Then John Bristow walks through his door with an amazing story: His sister, the legendary supermodel Lula Landry, known to her friends as the Cuckoo, famously fell to her death a few months earlier. The police ruled it a suicide, but John refuses to believe that. The case plunges Strike into the world of multimillionaire beauties, rock-star boyfriends, and desperate designers, and it introduces him to every variety of pleasure, enticement, seduction, and delusion known to man.

You may think you know detectives, but you've never met one quite like Strike. You may think you know about the wealthy and famous, but you've never seen them under an investigation like this.

Introducing Cormoran Strike, this is the acclaimed first crime novel by J.K. Rowling, writing under the pseudonym Robert Galbraith.
Confessions: I picked this up after realizing J.K. Rowling wrote it, and this was my first modern day mystery.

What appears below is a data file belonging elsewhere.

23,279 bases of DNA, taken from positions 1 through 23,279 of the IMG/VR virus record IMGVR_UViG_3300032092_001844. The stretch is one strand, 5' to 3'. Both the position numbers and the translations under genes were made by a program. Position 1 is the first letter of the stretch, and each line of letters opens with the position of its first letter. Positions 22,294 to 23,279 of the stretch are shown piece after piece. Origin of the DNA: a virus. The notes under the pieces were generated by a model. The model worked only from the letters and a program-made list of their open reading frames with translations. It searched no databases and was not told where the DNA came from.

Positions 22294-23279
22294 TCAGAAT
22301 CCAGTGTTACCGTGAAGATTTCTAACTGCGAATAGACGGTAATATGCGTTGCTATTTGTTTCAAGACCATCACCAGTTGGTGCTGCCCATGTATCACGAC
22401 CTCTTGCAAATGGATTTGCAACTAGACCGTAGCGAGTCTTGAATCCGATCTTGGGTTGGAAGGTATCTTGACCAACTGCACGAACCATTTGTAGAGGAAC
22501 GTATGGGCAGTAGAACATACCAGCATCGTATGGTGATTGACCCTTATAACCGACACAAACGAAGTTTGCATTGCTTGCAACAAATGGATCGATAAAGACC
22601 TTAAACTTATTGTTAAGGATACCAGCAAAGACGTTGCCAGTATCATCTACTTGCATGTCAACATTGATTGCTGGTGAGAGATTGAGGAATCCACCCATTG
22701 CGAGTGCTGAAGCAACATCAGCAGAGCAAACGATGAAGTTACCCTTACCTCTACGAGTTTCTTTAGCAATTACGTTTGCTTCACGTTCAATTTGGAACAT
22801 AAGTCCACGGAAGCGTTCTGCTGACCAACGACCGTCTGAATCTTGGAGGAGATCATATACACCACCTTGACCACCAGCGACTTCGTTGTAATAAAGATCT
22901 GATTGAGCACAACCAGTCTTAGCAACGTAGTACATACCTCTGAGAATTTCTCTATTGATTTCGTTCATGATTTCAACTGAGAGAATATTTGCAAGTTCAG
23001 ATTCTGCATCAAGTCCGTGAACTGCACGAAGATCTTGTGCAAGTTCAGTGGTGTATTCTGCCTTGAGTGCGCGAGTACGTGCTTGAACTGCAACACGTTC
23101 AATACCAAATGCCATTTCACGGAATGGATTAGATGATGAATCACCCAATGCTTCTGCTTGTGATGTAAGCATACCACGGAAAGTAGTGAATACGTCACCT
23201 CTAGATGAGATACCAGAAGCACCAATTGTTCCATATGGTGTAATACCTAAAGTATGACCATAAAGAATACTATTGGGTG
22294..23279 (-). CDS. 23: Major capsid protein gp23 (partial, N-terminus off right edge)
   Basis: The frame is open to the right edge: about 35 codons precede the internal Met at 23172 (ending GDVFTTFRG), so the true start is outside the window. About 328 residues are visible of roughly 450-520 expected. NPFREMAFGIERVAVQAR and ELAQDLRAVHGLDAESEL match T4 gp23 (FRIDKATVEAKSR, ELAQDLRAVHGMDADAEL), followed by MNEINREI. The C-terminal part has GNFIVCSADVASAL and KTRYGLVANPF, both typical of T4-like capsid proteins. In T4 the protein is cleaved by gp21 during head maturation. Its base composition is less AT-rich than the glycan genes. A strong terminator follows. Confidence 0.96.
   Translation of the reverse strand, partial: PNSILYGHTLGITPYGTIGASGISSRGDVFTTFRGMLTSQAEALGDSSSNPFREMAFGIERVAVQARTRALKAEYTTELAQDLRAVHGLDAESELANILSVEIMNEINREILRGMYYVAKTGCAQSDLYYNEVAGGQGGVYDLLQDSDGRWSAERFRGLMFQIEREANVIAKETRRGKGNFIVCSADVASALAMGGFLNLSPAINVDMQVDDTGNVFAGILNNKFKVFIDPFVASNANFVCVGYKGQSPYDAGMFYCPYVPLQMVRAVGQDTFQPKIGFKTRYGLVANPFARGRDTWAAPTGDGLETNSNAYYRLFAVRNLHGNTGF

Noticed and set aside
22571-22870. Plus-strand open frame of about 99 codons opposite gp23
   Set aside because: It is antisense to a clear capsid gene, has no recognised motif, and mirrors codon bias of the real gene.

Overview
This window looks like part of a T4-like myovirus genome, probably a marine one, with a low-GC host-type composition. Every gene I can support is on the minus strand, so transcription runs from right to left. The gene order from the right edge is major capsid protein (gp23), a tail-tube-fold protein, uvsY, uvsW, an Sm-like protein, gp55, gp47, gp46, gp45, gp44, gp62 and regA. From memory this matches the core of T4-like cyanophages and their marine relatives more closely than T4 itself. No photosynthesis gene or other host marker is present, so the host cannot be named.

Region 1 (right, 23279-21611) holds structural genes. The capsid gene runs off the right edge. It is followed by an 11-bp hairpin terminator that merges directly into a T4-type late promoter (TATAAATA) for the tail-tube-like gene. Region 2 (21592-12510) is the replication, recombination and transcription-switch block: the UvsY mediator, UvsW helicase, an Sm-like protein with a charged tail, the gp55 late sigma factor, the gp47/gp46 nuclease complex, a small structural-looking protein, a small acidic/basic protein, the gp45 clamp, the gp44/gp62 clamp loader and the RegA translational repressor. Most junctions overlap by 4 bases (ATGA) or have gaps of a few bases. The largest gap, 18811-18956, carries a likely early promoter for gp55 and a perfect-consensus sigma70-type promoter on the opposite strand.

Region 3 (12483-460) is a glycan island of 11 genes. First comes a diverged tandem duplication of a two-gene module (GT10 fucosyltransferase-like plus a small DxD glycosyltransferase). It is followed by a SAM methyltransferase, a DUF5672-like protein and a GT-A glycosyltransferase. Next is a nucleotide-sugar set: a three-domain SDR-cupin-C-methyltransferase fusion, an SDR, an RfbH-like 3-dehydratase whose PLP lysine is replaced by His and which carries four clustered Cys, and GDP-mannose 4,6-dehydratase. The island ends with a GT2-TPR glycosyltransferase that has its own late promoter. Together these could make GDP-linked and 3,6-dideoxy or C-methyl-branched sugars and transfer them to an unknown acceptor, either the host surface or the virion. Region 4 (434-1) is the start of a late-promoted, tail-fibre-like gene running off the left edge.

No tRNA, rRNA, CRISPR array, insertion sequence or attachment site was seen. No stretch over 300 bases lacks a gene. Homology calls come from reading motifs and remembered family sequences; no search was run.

Monday, August 12, 2013

Review: The Serpent's Shadow by Mercedes Lackey

The Serpent's Shadow by Mercedes Lackey
Series: The Elemental Masters, #2
Published: March 1, 2001
Publisher: DAW
Pages: 394

Maya Witherspoon had lived most of the first twenty-five years of her life in her native India. As the daughter of a prominent British physician and a Brahmin woman of the highest caste, she had known only luxury. Trained by her father in the medical arts since she was old enough to read, she graduated from the University of Delhi as a Doctor of Medicine by the age of twenty-two.